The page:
A new 4D-printing technique uses latticework composed of multiple materials that grow or shrink in response to environmental changes, finally making the most complex shape changes possible.
Over the past decade, scientists have found inspiration in nature—like the way that plants and flowers unfurl their leaves and blooms—as they have sought to develop new materials and techniques for 3D and 4D printing, where the fourth dimension represents a structure’s ability to transform its shape over time, much like a flower blossoming. But complex curvature—the kind of shape-shifting that it would take to turn a flat sheet of material into something resembling a human face—has remained out of reach until now.
“By printing materials with different thermal expansion behavior in predefined configurations, we can control the growth and shrinkage of each individual ‘rib’ of the lattice, which in turn gives rise to complex bending of the printed lattice,” says co-lead author William Boley, an assistant professor of mechanical engineering at the College of Engineering at Boston University, who began work on the project as a postdoctoral research fellow at Harvard University’s John A. Paulson School of Engineering and Applied Sciences.
To showcase the abilities of the method, the team chose to mimic the face of the 19th-century mathematician who first laid the foundations of differential geometry: Carl Friedrich Gauss. The researchers analyzed a 2D portrait of Gauss, which Christian Albrecht Jensen painted in 1840, using a machine-learning algorithm that helped them adapt that 2D image into a digital 3D profile of Gauss’ features.
Then, using the 3D profile as a guide, they 3D printed a flat latticework of different material layers, designed to grow, flex, and shrink in response to environmental changes in precise ways that would recreate the unique curves of Gauss’ face. Upon dropping the flat latticework into a tank of saltwater, it responds to the change in salinity and morphs into Gauss’ likeness.
“The open cells of the curved lattice give it the ability to grow or shrink a lot, even if the material itself undergoes limited extension,” says co-lead author Wim M. van Rees, who like Boley was also a former postdoctoral fellow at Harvard, and is now an assistant professor at MIT.
But to achieve complex curves, growing and shrinking the lattice on its own isn’t enough. You need to be able to direct the growth locally.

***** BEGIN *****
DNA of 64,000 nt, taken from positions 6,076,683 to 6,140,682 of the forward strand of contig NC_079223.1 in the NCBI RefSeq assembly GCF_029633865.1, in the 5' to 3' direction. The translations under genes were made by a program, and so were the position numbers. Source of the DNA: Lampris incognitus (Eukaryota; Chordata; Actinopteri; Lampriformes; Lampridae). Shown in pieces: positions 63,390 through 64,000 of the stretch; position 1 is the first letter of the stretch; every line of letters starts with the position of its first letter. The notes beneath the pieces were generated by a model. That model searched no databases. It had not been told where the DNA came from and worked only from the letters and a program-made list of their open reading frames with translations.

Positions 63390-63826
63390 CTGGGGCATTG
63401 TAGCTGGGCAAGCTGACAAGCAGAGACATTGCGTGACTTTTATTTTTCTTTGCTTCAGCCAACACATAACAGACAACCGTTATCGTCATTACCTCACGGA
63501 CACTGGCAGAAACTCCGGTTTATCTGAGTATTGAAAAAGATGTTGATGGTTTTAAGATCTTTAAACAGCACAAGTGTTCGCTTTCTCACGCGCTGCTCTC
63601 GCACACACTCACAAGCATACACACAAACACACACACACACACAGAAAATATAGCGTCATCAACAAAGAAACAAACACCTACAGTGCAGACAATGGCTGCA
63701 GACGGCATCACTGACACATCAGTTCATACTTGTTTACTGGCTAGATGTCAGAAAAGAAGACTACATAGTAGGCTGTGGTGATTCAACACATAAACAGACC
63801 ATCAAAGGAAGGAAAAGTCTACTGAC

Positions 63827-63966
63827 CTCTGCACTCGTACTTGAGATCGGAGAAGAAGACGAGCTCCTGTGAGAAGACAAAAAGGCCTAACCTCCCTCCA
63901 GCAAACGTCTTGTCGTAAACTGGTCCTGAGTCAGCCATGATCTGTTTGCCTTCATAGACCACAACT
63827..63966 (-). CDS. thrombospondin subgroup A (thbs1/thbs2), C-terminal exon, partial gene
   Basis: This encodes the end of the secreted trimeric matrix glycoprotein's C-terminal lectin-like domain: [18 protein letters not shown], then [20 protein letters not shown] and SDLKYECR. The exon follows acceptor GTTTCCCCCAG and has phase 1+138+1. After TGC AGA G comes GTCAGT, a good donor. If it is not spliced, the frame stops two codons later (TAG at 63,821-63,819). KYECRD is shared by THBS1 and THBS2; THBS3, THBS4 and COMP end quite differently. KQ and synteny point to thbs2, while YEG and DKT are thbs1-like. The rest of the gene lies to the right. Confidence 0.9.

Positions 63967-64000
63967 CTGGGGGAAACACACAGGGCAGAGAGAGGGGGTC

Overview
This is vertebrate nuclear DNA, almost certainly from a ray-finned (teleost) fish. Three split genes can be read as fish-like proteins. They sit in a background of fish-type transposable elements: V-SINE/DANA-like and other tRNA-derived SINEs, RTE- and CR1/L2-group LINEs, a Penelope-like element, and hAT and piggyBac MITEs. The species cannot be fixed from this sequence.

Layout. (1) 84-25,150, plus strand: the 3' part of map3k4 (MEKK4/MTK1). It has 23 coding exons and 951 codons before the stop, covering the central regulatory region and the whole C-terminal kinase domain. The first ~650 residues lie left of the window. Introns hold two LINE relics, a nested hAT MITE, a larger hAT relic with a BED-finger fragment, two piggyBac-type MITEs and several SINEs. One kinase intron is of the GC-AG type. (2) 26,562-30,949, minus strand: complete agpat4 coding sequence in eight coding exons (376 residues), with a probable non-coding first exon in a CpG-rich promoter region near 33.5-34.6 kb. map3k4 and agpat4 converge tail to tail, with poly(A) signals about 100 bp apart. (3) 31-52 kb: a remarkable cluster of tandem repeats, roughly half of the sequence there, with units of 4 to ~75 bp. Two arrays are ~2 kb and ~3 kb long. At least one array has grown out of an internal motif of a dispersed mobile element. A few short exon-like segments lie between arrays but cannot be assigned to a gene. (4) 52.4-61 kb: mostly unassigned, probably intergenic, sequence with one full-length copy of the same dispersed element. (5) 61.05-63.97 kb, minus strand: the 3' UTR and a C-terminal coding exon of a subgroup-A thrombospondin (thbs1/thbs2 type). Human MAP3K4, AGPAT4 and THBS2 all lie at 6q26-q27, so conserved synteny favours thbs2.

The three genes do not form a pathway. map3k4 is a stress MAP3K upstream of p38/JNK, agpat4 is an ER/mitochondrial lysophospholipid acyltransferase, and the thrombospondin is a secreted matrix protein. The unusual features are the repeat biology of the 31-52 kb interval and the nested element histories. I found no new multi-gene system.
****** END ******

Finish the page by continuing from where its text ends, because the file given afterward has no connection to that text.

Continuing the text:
“That’s where the materials palette that we’ve developed comes in,” says Boley. The team employed four different materials and programmed each “rib” of the lattice to change shape in special ways.
As a second demonstration, they also printed a more practical product of their method: a shape-shifting, low-profile radio antenna (called a “patch” antenna), which can adopt different frequencies as it changes shape.
“Together, we are creating new classes of shape-shifting matter,” says co-corresponding author Jennifer A. Lewis, a professor of biologically inspired engineering. “Using an integrated design and fabrication approach, we can encode complex ‘instruction sets’ within these printed materials that drive their shape-morphing behavior.”
This design approach and multimaterial 4D-printing method could be extended to other stimuli-responsive materials and be used to create scalable, reversible, shape-shifting structures with unprecedented complexity. Based on their experimental successes, the team envisions that the 4D-printing technique could have uses in many different industrial and research areas.
“Application areas include soft electronics, smart fabrics, tissue engineering, robotics, and beyond,” says Boley.
The research appears in Proceedings of the National Academy of Sciences. Support for the work came from the National Science Foundation and Draper Laboratory.
Source: Leah Burrows for Boston University